U.S. Falls out of Top 10 Innovating Countries

Feb 2, 2018

Following the release of the National Science Foundation’s (NSF) 2018 Science and Engineering Indicators report, the United States’ standing within the global manufacturing community continues to make headlines with the recent release of Bloomberg’s Innovation Index 2018. For the first time since the report began six years ago, the U.S. has fallen out of the Index’s Top 10 while South Korea and Sweden continue to maintain their first and second place rankings.

The rankings compared 80 different countries who were ranked on a scale of 1 to 100 based on the following criteria, all of which were equally weighted:

  • Research and Development Intensity
  • Manufacturing Value-Added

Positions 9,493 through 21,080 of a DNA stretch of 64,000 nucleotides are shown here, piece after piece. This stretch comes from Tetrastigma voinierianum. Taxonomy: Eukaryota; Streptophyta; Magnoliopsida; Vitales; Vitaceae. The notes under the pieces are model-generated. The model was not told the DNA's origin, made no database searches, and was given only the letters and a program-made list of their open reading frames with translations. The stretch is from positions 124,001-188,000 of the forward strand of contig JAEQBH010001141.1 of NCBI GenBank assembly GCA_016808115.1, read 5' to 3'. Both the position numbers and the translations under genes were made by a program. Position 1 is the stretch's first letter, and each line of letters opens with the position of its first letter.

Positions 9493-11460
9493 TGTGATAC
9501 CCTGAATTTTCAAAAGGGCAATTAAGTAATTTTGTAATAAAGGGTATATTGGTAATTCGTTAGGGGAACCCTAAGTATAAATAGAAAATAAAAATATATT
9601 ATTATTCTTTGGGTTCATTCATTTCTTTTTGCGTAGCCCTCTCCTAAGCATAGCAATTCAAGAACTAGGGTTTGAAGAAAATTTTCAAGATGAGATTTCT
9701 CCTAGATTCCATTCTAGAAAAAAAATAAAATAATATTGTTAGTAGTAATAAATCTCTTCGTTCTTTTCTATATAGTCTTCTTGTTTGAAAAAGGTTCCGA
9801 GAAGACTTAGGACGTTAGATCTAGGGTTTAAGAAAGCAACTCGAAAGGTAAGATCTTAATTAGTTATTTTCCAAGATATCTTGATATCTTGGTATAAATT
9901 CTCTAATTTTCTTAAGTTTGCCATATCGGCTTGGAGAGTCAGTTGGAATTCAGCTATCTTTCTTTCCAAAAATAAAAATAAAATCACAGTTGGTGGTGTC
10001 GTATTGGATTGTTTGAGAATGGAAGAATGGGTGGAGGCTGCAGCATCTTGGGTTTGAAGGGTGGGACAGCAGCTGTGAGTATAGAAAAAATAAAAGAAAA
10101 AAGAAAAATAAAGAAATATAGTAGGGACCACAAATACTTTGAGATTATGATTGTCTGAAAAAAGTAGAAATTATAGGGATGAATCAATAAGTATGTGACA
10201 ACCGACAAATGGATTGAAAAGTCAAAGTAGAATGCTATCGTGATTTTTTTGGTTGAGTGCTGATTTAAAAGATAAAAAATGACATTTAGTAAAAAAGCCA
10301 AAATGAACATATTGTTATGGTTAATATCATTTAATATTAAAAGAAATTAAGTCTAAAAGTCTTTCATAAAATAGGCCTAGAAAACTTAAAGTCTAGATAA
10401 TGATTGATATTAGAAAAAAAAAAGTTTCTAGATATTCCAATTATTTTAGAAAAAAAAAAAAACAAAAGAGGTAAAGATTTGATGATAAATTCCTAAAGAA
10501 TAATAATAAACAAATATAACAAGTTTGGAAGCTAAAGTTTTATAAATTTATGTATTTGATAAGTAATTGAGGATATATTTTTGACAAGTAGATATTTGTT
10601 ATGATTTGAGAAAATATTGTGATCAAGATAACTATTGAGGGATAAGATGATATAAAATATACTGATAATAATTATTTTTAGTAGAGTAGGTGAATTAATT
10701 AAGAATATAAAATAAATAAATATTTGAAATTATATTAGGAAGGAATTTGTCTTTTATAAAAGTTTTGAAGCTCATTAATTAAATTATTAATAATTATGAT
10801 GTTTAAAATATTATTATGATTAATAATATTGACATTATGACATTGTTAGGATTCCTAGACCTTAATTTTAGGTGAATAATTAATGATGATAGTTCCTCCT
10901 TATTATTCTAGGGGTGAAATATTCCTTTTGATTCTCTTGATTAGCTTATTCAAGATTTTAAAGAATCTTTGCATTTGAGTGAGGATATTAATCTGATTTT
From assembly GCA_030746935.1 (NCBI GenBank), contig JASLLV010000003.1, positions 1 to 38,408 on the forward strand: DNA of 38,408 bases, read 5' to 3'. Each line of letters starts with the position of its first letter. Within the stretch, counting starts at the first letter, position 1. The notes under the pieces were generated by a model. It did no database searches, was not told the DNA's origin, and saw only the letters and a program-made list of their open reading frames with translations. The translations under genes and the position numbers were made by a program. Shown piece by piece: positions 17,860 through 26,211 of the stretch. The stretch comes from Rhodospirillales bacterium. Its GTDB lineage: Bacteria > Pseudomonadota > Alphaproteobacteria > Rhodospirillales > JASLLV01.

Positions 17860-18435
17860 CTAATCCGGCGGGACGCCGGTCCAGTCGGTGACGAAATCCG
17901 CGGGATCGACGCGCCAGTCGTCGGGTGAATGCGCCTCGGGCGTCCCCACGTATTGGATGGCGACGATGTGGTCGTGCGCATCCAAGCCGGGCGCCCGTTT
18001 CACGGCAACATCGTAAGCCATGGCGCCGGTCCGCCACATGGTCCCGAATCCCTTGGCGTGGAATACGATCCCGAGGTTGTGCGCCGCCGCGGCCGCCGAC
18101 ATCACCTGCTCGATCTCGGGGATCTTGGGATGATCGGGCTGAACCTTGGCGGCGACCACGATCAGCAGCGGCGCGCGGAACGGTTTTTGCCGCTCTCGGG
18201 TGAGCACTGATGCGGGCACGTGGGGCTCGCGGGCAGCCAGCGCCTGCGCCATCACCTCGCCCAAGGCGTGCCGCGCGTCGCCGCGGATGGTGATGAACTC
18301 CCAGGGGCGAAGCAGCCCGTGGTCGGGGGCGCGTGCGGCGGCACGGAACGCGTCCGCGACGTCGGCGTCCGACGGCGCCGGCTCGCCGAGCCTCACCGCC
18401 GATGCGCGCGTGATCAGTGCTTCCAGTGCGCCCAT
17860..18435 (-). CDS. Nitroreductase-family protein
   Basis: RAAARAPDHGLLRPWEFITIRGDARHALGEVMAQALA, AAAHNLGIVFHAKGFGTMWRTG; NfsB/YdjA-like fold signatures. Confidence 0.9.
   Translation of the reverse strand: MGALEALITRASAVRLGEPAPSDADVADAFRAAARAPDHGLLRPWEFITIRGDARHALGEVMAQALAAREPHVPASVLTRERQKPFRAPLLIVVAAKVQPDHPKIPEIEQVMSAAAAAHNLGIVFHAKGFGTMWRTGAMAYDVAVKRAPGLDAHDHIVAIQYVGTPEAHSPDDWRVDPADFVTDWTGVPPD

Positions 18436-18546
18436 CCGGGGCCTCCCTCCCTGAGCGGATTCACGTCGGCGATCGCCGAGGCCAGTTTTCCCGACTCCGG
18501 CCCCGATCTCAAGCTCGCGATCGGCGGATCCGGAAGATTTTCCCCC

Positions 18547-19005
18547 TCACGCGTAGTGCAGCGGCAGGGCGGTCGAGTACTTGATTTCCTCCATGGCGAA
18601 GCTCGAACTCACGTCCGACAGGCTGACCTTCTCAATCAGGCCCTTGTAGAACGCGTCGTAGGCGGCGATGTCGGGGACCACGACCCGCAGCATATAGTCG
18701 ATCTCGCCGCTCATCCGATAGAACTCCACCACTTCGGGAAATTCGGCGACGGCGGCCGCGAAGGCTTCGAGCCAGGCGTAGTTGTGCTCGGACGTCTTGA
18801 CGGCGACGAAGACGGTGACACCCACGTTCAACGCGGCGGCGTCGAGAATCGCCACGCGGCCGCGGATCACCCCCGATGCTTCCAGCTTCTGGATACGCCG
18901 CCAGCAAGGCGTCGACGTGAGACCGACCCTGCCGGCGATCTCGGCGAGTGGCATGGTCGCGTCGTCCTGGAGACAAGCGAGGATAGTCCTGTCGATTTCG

• Productivity
  • High-Tech Density
  • Tertiary efficiency
  • Researcher Concentration
  • Patent Activity

In 2018, the U.S. dropped from ninth place to eleventh, due to declines in the value-added manufacturing and tertiary efficiency categories. South Korea held on to its number one spot for the fifth year in a row, thanks to factors such as low-cost manufacturing exports and prioritized investment in Research and Development. Singapore and Japan rounded out Asia’s representation in the top 10, coming in at third and sixth place respectively, both improvements on their 2017 rankings. China also saw its ranking change this year, moving up two spots on the list to 19. “One common trait of the U.S., Korea and China is that people accept failure as part of the process,” explained Asian brokerage and investment group, CLSA’s Thai country head Prinn Panitchpakdi.

France switched places with the U.S., moving from 11 to place, joining fellow European countries Sweden, Germany, Switzerland, Finland and Denmark in the top 10. Israel rounded out the list, maintain the same position as last year at number 10.

For more information on the Innovation Index 2018, visit: https://www.bloomberg.com/news/articles/2018-01-22/south-korea-tops-global-innovation-ranking-again-as-u-s-falls